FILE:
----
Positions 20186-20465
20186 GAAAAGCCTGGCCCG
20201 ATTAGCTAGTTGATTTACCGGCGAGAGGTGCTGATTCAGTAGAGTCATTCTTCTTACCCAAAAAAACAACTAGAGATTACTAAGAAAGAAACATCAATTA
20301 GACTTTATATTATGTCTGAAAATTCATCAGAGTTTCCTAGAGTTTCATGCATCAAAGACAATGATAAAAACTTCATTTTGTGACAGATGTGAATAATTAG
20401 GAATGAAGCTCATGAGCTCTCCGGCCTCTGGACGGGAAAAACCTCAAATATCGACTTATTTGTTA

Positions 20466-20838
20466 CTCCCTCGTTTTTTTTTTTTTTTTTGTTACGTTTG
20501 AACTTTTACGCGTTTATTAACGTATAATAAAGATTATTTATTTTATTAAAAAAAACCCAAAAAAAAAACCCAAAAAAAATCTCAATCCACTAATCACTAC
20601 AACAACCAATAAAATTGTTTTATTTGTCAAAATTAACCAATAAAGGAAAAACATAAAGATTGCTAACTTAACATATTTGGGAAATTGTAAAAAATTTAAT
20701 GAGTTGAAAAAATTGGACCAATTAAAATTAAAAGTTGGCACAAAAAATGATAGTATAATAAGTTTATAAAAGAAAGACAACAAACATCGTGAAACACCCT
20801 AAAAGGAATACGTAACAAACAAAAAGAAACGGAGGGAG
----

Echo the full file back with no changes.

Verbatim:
Positions 20186-20465
20186 GAAAAGCCTGGCCCG
20201 ATTAGCTAGTTGATTTACCGGCGAGAGGTGCTGATTCAGTAGAGTCATTCTTCTTACCCAAAAAAACAACTAGAGATTACTAAGAAAGAAACATCAATTA
20301 GACTTTATATTATGTCTGAAAATTCATCAGAGTTTCCTAGAGTTTCATGCATCAAAGACAATGATAAAAACTTCATTTTGTGACAGATGTGAATAATTAG
20401 GAATGAAGCTCATGAGCTCTCCGGCCTCTGGACGGGAAAAACCTCAAATATCGACTTATTTGTTA

Positions 20466-20838
20466 CTCCCTCGTTTTTTTTTTTTTTTTTGTTACGTTTG
20501 AACTTTTACGCGTTTATTAACGTATAATAAAGATTATTTATTTTATTAAAAAAAACCCAAAAAAAAAACCCAAAAAAAATCTCAATCCACTAATCACTAC
20601 AACAACCAATAAAATTGTTTTATTTGTCAAAATTAACCAATAAAGGAAAAACATAAAGATTGCTAACTTAACATATTTGGGAAATTGTAAAAAATTTAAT
20701 GAGTTGAAAAAATTGGACCAATTAAAATTAAAAGTTGGCACAAAAAATGATAGTATAATAAGTTTATAAAAGAAAGACAACAAACATCGTGAAACACCCT
20801 AAAAGGAATACGTAACAAACAAAAAGAAACGGAGGGAG